Summer Continues

Summer drags on, but we did have a respite with rain and cooler temperatures one day last week.  And thankfully, there have been only a few 100 plus days since then.

summercontinues6Mexican Sage (Salvia leucantha) is doing well even though it may receive too much water from the sprinkler system as we try to keep other plants alive.

summercontinues7This one is probably ‘Santa Barbara’ since it has pale purple calyx and flower.

summercontinuesdI like that Drift Roses spread out low to the ground.  Another plus is that they almost always have flowers during the blooming season.

summercontinues8Coneflowers (Echinacea) have won a place in my heart.  These were planted late in the spring, so they’re blooming much later than the older ones I have.

summercontinues9Bees seem to be everywhere gathering nectar.

summercontinuescWhite Plumbago (Plumbaginaceae) or Leadwort looking good. That’s also Plumbago in the turquoise pot.  It was purchased in the spring and is still small but has grown quite a bit.

summercontinuesaThe Plumbago flowers aren’t as full as they were in the cooler temps of late spring.

summercontinues3The Flame Acanthus (Anisacanthus quadrifidus var. wrightii (A. wrightii) to the left looks a little weary.  The Senna from the family of Fabaceae has perked back up.

In the background, the fields are white from searing heat and lack of moisture.

summercontinuesI love this bush and so do the bees.

summercontinues2The bright yellow flowers are so cheery.

summercontinuesbWe had a seven foot tower built for a rose bush since an aggressive climbing rose tore up the old, less sturdy one.  We pulled that rose up and will replace it with something else this fall.

summercontinues4This Common Garden Spider immediately claimed the tower.

summercontinues5A camera flash was needed to capture the spider’s web.

animals5Freeze.  Let’s play statues and maybe no one will notice me.  This Jackrabbit stays in the yard and sometimes has companions.  I’m okay with them as long as they just nibble on grass.  But lately, they have ventured into the flower beds and are eating plants down to the nub.  Chasing them off is useless.  They return as soon as I go back in the house.  Ah, the pleasures of country living.

“Creativity is allowing yourself to make mistakes. Art is knowing which ones to keep.” Scott Adams

It’s a Plague

Jumping up from the ground to whack a person in the eye or continually eating everything in sight, the grasshoppers are a plague we just have to endure.  They have devastated crops and plants.  This year they are widespread over most of Texas.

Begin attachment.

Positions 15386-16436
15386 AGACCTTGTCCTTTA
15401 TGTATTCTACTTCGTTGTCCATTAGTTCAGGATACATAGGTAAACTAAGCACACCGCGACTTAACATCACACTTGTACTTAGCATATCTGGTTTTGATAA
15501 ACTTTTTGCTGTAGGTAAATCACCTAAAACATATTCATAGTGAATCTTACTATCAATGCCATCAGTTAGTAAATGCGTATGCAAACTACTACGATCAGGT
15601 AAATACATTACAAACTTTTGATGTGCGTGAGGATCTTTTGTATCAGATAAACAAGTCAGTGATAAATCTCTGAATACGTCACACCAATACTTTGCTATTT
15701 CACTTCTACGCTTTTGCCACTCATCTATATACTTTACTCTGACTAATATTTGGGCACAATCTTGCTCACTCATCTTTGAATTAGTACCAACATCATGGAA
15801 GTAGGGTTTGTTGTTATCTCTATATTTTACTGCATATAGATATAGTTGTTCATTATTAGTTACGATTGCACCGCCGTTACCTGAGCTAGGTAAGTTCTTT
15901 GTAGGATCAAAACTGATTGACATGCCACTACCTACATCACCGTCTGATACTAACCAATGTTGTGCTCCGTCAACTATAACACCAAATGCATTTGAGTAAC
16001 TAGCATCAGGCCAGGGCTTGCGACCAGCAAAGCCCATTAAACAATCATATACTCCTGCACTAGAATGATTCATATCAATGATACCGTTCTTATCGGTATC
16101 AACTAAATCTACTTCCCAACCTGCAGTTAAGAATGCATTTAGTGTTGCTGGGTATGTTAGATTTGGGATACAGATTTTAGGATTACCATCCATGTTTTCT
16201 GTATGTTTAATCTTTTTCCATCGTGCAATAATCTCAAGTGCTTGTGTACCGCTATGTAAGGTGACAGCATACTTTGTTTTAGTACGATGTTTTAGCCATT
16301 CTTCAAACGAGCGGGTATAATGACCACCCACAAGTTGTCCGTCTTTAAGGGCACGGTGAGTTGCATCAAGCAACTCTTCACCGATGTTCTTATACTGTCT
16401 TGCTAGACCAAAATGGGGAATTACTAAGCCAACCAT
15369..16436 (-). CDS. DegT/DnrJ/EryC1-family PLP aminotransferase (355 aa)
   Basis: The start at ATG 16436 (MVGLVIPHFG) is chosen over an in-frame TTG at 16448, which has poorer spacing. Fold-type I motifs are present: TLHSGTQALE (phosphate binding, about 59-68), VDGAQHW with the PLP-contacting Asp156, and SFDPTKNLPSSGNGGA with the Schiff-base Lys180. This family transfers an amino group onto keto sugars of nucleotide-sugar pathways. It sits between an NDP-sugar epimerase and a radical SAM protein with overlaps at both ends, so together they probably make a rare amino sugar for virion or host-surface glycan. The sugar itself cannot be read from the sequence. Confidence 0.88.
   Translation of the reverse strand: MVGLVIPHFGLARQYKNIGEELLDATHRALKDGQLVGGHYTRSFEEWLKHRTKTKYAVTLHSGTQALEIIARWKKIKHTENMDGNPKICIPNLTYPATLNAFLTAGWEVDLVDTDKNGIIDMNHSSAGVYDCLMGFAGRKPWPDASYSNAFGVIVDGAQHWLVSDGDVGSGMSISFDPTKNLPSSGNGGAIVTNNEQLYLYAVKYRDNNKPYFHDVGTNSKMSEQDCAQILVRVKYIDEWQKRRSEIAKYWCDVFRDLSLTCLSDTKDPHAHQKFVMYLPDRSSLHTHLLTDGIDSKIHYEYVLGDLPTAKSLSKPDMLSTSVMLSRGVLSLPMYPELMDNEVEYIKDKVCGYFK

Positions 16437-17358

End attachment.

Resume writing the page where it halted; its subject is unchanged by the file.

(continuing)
Last year’s drought and heat created the right conditions for them to survive and lay eggs in the dry ground.

grasshopper4Grasshoppers have a repugnant reputation, which I think they deserve.  Remember Aesop’s fable where the ant was the hard worker and the grasshopper was lazy?  This pointed out their characteristic of eating without working.  Basically, I guess most creatures do that.  But I’m down on grasshoppers now.

grasshopper3Trying to think of something good to say about grasshoppers.  In some countries in Africa where food sources are scarce, they are eaten to provide protein.

grasshopper5Chopping all day long on garden plants as well as out in the fields.  The leaves on this Purple Wandering Jew are tough, but they eat them anyway.

grasshoppermetalHere’s the kind of grasshopper I do like.

beewasp2This buzzing creature has been perched on the solar part of this ornament for weeks.  The pole in stuck in a large pot of Ice Plant.  This insect attacks me every time I step out the back door.  At first I thought it was a monster bee.

But it looks like a Hover Fly picture in the Texas Bug Book by Howard Garrett and C. Malcolm Beck.

beewaspIf it is a Hover Fly, then it’s threatening but harmless.

spiderThere are lots of these spiders around the house and in the shed.  It could be a Wolf spider, which is poisonous.  Or it could be a Nursery Web spider that isn’t a problem for humans.

Sometimes I think I need a specialist to walk around with me to point out the good guys and the bad guys.

waspThis is definitely a wasp.  I’m pretty sure it’s a paper wasp.  Since I was stung recently by one, this dead wasp is the only good kind.

grasshopperwoodAnother cute grasshopper that makes me smile.

“This too shall pass” is not Biblical but is still apropo.  This week we’ve been blessed with good rains, which is incredibly rare for July.  So maybe the moisture will send the grasshoppers packing, as unwanted guests should.

“War is the greatest plague that can afflict humanity, it destroys religion, it destroys states, it destroys families.  Any scourge is preferable to it.”  Martin Luther